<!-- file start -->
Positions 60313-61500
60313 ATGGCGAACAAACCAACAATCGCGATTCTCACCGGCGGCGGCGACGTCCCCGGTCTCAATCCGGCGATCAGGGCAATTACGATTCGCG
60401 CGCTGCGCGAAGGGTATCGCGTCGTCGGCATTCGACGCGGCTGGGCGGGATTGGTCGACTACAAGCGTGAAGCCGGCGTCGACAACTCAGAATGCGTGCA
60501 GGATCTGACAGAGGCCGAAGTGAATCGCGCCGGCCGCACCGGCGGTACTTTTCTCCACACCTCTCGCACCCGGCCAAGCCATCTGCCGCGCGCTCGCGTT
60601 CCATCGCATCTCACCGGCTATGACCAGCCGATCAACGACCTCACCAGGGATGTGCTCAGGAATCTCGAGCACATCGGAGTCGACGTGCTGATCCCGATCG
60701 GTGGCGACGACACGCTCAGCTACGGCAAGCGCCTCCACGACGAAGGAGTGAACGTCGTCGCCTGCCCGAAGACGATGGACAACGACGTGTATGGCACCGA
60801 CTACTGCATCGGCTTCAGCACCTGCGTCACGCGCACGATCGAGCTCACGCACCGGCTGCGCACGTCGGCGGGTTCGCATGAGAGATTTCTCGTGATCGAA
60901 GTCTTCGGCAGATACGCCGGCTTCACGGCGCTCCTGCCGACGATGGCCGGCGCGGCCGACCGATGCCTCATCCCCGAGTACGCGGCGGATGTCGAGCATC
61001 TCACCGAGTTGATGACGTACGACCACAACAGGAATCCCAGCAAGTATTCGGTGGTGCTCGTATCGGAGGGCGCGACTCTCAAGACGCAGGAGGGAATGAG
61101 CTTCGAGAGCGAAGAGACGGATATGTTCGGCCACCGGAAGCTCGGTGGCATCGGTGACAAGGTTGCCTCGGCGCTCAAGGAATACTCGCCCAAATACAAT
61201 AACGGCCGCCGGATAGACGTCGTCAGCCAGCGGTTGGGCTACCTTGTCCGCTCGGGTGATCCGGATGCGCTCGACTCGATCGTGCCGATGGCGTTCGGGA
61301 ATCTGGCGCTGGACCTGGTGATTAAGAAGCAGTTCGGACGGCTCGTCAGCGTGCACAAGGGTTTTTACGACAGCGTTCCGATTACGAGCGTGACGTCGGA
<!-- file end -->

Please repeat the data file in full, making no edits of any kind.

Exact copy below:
Positions 60313-61500
60313 ATGGCGAACAAACCAACAATCGCGATTCTCACCGGCGGCGGCGACGTCCCCGGTCTCAATCCGGCGATCAGGGCAATTACGATTCGCG
60401 CGCTGCGCGAAGGGTATCGCGTCGTCGGCATTCGACGCGGCTGGGCGGGATTGGTCGACTACAAGCGTGAAGCCGGCGTCGACAACTCAGAATGCGTGCA
60501 GGATCTGACAGAGGCCGAAGTGAATCGCGCCGGCCGCACCGGCGGTACTTTTCTCCACACCTCTCGCACCCGGCCAAGCCATCTGCCGCGCGCTCGCGTT
60601 CCATCGCATCTCACCGGCTATGACCAGCCGATCAACGACCTCACCAGGGATGTGCTCAGGAATCTCGAGCACATCGGAGTCGACGTGCTGATCCCGATCG
60701 GTGGCGACGACACGCTCAGCTACGGCAAGCGCCTCCACGACGAAGGAGTGAACGTCGTCGCCTGCCCGAAGACGATGGACAACGACGTGTATGGCACCGA
60801 CTACTGCATCGGCTTCAGCACCTGCGTCACGCGCACGATCGAGCTCACGCACCGGCTGCGCACGTCGGCGGGTTCGCATGAGAGATTTCTCGTGATCGAA
60901 GTCTTCGGCAGATACGCCGGCTTCACGGCGCTCCTGCCGACGATGGCCGGCGCGGCCGACCGATGCCTCATCCCCGAGTACGCGGCGGATGTCGAGCATC
61001 TCACCGAGTTGATGACGTACGACCACAACAGGAATCCCAGCAAGTATTCGGTGGTGCTCGTATCGGAGGGCGCGACTCTCAAGACGCAGGAGGGAATGAG
61101 CTTCGAGAGCGAAGAGACGGATATGTTCGGCCACCGGAAGCTCGGTGGCATCGGTGACAAGGTTGCCTCGGCGCTCAAGGAATACTCGCCCAAATACAAT
61201 AACGGCCGCCGGATAGACGTCGTCAGCCAGCGGTTGGGCTACCTTGTCCGCTCGGGTGATCCGGATGCGCTCGACTCGATCGTGCCGATGGCGTTCGGGA
61301 ATCTGGCGCTGGACCTGGTGATTAAGAAGCAGTTCGGACGGCTCGTCAGCGTGCACAAGGGTTTTTACGACAGCGTTCCGATTACGAGCGTGACGTCGGA